Greek Music during World War 2

The Greek Music during World War 2 and especially the events of 1940 comprises a long and interesting chapter of the history of music and song creation in Greece. Greek Music in the 1940s proved to be a great support for the soldiers and the independent Greek Spirit during the War and a point of reference for the next generations.

On the 28th of October Greece celebrates the anniversary of “No” the answer given to the Italians by the Greek Prime Minister Ioannis Metaxas, when they demanded that Greece surrenders to the Italian army in 1940. That “No” (ohi or ochi) stayed in history, not only because Greece was not expected to give such a response to the Italian ultimatum, but also because it signaled the beginning of a series of glorious victories of the Greek army against the Italians on Mt Pindos and the mountains ofAlbania. The word “Ohi” (no) became a symbol of resistance, of national dignity and inspired artists of all kinds.

Greek Music and the Greek Epic of 1940

Greek soldiers dancing around a canon in 1940
Greek soldiers dancing around a canon in 1940

Of course, the 40s and the Second World War was a rough period for Greece, as it was for all Europe; Greece managed to fight and keep the Italians away, but could not do the same with the more determined and better equipped German army. In 1941 the German Occupation was an established condition in Greece.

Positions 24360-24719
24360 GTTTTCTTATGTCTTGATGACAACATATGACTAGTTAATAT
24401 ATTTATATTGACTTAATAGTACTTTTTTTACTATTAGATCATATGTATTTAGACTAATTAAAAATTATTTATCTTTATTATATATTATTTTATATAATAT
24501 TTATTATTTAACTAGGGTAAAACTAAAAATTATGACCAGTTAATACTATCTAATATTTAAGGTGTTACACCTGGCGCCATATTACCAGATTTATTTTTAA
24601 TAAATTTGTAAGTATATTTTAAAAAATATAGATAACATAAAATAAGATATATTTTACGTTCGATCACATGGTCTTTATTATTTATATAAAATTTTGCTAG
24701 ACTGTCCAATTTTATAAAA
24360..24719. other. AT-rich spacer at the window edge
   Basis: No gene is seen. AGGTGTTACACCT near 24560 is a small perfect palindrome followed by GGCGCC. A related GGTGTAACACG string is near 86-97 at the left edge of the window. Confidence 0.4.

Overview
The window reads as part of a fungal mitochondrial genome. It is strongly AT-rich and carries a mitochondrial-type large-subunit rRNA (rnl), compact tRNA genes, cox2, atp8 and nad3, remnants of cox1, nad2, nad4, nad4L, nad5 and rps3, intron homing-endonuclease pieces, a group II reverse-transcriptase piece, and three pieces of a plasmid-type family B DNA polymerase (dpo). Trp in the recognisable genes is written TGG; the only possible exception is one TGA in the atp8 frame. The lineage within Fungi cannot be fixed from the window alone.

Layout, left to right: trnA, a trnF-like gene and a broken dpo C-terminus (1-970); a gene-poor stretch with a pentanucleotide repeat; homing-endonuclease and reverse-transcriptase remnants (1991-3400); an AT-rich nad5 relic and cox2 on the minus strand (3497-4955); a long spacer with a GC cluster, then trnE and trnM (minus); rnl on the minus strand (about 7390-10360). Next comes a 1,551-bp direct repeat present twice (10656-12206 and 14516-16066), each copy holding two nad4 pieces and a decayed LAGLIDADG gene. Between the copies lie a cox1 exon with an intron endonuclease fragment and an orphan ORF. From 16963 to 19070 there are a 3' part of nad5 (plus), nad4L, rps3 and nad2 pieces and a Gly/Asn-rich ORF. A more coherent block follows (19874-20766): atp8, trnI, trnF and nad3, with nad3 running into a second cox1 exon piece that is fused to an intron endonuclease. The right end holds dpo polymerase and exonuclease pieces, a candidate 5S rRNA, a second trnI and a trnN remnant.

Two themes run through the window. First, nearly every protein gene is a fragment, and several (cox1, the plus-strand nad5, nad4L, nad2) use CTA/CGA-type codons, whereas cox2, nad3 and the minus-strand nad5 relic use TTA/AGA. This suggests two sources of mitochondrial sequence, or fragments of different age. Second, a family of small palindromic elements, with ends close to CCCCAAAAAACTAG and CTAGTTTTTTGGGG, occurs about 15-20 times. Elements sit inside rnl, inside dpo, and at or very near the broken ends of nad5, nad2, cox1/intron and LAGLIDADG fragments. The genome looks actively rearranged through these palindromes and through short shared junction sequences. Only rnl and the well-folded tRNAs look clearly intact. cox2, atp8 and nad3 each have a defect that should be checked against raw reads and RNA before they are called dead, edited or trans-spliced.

Greece came across another rough period, almost 100 years after its liberation from the Turks and the Greek people had a hard time dealing with the new reality, due to poverty, lack of food and freedom. Greek spirit did not die though; the music of the time proves that the Greeks did not stop writing songs and music, trying to inspire resistance, trying to encourage the people to fight against the conquerors. During 1940 and the fight against the Italians, the Greek Music was all about encouraging, inspiring and enhancing the Greek passion and spirit of freedom.

Significant musicians of the time wrote superb and glorious songs for the Greek soldiers and soul; MarkosVamvakaris was one of them. He wrote songs such as “Mussolini allaksa gnomi” (Mussolini, I changed my mind), “Geia sas fantarakia” (Hello little soldiers) and “An fygoume ston polemo” (If we go to war). Along with him, many Greek composers and lyric writers started creating songs that stayed in history as “national songs” or songs of the resistance.

Bagianderas wrote songs such as “I’m not afraid of the Centaurs”, “High on the mountains of Pindos”, while Perpiniadis wrote “Listen Duce my news”, “I’m not afraid of the war” and more. Other known artists of the time, who created music for the war were Gounaris, Papasideris, Kalfopoulos and more.

Greek Music during 1940 – 1945

Sofia Vembo or Vempo
Sofia Vembo or Vempo

Towards the fall of 1940 when the war had started but hadn’t affected Greece yet, the Greek theatrical scenes started presenting plays about the general condition in Europe; when the Italians sent their ultimatum and prepare for the invasion, they presented plays against Italy, satirical plays and musicals with songs against the invaders and the fascists.